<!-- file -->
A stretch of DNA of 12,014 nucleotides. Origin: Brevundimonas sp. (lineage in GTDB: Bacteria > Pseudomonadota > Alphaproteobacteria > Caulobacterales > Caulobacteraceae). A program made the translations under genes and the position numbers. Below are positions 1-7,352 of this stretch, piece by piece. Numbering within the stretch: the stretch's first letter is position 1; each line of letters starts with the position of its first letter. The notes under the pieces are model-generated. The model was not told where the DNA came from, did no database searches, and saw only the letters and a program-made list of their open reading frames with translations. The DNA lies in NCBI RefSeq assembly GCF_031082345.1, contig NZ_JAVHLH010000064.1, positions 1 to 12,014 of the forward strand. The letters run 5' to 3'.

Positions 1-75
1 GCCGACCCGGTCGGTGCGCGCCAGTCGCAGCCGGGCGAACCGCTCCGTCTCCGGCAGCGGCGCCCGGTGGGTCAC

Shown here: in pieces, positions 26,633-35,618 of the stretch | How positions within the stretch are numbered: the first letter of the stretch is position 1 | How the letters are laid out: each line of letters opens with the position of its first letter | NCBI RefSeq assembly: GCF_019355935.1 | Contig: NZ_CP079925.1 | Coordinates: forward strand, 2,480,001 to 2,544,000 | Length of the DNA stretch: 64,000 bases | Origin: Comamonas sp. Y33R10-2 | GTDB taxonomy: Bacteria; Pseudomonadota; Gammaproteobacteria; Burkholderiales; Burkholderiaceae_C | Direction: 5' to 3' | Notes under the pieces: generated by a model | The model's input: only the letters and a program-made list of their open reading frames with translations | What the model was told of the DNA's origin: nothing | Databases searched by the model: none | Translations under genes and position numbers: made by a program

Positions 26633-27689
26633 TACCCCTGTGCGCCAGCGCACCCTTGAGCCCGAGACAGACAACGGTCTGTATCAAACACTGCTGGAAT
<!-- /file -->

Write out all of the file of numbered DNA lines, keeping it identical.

A stretch of DNA of 12,014 nucleotides. Origin: Brevundimonas sp. (lineage in GTDB: Bacteria > Pseudomonadota > Alphaproteobacteria > Caulobacterales > Caulobacteraceae). A program made the translations under genes and the position numbers. Below are positions 1-7,352 of this stretch, piece by piece. Numbering within the stretch: the stretch's first letter is position 1; each line of letters starts with the position of its first letter. The notes under the pieces are model-generated. The model was not told where the DNA came from, did no database searches, and saw only the letters and a program-made list of their open reading frames with translations. The DNA lies in NCBI RefSeq assembly GCF_031082345.1, contig NZ_JAVHLH010000064.1, positions 1 to 12,014 of the forward strand. The letters run 5' to 3'.

Positions 1-75
1 GCCGACCCGGTCGGTGCGCGCCAGTCGCAGCCGGGCGAACCGCTCCGTCTCCGGCAGCGGCGCCCGGTGGGTCAC

Shown here: in pieces, positions 26,633-35,618 of the stretch | How positions within the stretch are numbered: the first letter of the stretch is position 1 | How the letters are laid out: each line of letters opens with the position of its first letter | NCBI RefSeq assembly: GCF_019355935.1 | Contig: NZ_CP079925.1 | Coordinates: forward strand, 2,480,001 to 2,544,000 | Length of the DNA stretch: 64,000 bases | Origin: Comamonas sp. Y33R10-2 | GTDB taxonomy: Bacteria; Pseudomonadota; Gammaproteobacteria; Burkholderiales; Burkholderiaceae_C | Direction: 5' to 3' | Notes under the pieces: generated by a model | The model's input: only the letters and a program-made list of their open reading frames with translations | What the model was told of the DNA's origin: nothing | Databases searched by the model: none | Translations under genes and position numbers: made by a program

Positions 26633-27689
26633 TACCCCTGTGCGCCAGCGCACCCTTGAGCCCGAGACAGACAACGGTCTGTATCAAACACTGCTGGAAT